"Mike Tingle joined the Devon guild of craftsmen in 1997 as a printmaker. His main printmaking method is fine line etching but he also experimented with embossing heavy papers through an etching press. These embossings made of white paper and shadows depict simplified sign figures in frieze-like form; such as ""Neo-classic day out."" The sculptural low relief character of embossing lead him to work with punched and painted copper, and cut and painted aluminium.
A line of wit and humour runs through all his work, and the Nonsense of Edward Lear and Lewis Carroll has become a main focus.
""I discovered the Nonsense Icon while sitting outside the Eliot Alms in St. Germans enjoying a pint of beer. I was reading a newspaper article about the medieval stave church paintings from Norway, with a photograph of a vaulted arched ceiling depicting an enthroned Christ with Apostles. I asked myself why, as a non-believer, do I like such things. The answer was to do with Myth, and the structure of the vaulted ceiling which made it look like (in the photo) a small object. I then (with the help of the beer) made an imaginative connection with a small wooden panel with cut out painted metal images I'd recently made for the Devon Guild of Craftsmen's summer show. It was of the Cheshire Cat with a dodo standing on top of the panel. I thought, I've made a Nonsense Icon without realising it. The word icon lead to the idea of hinged doors attached to the panel front, and this in turn lead to the use of text in conjunction with revealed images. I had found my ideal form.""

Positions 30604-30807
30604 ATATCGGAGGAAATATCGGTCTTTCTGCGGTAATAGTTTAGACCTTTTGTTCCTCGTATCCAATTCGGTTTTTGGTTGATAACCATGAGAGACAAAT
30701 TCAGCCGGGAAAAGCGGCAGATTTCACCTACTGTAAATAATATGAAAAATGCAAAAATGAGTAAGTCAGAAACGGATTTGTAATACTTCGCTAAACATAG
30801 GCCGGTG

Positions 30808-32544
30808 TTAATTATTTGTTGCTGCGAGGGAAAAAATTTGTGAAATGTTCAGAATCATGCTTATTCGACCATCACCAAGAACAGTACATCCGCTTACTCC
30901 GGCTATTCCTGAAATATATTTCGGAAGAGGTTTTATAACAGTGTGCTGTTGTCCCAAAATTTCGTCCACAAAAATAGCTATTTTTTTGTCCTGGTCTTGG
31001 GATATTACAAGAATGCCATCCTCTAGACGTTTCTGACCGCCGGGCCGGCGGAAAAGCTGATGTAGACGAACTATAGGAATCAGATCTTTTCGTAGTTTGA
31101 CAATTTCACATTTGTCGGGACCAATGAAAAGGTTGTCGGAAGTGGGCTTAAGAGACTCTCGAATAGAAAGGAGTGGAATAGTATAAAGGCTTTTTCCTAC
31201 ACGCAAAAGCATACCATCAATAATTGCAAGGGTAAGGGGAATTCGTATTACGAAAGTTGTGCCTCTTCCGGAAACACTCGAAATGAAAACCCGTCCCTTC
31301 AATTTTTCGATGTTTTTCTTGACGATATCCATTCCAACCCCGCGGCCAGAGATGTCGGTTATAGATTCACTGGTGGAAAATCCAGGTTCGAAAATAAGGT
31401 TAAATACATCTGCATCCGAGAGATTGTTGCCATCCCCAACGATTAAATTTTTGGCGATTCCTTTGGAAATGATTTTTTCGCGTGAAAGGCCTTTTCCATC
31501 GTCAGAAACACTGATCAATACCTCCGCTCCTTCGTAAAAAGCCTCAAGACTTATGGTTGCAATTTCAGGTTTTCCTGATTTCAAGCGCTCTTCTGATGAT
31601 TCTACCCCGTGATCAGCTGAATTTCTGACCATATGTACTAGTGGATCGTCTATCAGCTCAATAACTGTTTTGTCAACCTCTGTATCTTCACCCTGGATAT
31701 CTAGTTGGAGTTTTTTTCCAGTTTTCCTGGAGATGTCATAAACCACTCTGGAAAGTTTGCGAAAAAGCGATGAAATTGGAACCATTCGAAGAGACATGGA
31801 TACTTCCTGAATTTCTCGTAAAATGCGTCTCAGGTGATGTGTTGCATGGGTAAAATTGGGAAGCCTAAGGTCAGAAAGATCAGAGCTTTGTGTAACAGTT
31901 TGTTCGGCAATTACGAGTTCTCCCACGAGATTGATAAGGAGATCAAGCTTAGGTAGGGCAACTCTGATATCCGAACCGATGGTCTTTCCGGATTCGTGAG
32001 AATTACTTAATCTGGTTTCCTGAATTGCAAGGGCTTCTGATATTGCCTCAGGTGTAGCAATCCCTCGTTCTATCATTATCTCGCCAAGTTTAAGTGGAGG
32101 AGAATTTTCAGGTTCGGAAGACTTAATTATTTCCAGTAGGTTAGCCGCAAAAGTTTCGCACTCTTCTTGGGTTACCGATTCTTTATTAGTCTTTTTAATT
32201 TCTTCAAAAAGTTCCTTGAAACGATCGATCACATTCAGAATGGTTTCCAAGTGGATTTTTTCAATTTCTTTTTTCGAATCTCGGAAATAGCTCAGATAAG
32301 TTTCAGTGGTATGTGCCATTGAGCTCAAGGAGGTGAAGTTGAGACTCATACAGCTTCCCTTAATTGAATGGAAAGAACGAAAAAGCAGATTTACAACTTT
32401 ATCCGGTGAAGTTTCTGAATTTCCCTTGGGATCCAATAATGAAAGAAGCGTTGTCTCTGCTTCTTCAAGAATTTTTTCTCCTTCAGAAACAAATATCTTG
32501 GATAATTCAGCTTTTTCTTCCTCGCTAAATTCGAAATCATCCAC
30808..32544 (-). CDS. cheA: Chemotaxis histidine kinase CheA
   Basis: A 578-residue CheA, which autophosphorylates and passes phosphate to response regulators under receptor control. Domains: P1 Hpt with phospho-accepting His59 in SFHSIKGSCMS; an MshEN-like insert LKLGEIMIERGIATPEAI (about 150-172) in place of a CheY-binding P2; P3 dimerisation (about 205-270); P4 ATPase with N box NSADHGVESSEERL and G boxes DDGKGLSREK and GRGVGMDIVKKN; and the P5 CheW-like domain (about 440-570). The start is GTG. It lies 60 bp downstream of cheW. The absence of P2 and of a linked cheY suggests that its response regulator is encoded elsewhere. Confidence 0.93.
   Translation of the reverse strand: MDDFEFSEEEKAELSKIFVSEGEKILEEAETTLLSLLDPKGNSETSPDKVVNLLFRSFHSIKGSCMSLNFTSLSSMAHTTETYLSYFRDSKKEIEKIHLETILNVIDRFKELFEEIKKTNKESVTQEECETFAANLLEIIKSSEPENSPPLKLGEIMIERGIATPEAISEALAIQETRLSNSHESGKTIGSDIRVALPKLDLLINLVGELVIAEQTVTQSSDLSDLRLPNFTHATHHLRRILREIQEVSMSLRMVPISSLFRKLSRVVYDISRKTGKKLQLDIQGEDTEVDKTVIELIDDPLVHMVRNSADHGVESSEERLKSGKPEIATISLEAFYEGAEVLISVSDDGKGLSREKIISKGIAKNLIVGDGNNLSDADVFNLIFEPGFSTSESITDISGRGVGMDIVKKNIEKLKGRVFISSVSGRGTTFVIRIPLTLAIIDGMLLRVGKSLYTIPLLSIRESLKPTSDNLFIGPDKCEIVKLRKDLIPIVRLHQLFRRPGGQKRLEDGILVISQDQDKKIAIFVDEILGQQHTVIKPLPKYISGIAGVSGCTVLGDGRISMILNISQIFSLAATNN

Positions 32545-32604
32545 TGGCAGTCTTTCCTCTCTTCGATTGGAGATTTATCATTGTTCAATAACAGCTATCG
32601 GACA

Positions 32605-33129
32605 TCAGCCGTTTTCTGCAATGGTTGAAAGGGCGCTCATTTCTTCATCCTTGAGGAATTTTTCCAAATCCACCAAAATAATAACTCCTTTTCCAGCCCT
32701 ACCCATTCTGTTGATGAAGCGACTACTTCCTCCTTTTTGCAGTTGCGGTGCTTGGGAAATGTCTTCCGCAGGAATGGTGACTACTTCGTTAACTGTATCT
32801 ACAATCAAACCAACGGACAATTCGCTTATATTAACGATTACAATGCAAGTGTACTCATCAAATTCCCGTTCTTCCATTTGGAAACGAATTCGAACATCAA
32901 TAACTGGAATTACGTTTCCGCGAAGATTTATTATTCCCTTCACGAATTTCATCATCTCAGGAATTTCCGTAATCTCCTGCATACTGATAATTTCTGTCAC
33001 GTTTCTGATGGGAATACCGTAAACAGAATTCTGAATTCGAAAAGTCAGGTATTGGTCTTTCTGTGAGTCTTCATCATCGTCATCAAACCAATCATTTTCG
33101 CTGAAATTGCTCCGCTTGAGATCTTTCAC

Mike's work is always on show at the Devon Guild, and he has exhibited at the Royal Academy Summer Exhibition on many occasions.
As well as many private collections his work is in the collection of Christchurch Mansion, Ipswich; St Edmundsbury Council; Gainsborough's House Museum, Sudbury; the Met Office, Exeter; and the Metropolitan Museum, New York (see Michael Tingle). A book The Dictionary Boy by Chris Reeve, illustrated by Mike Tingle, is available from Amazon."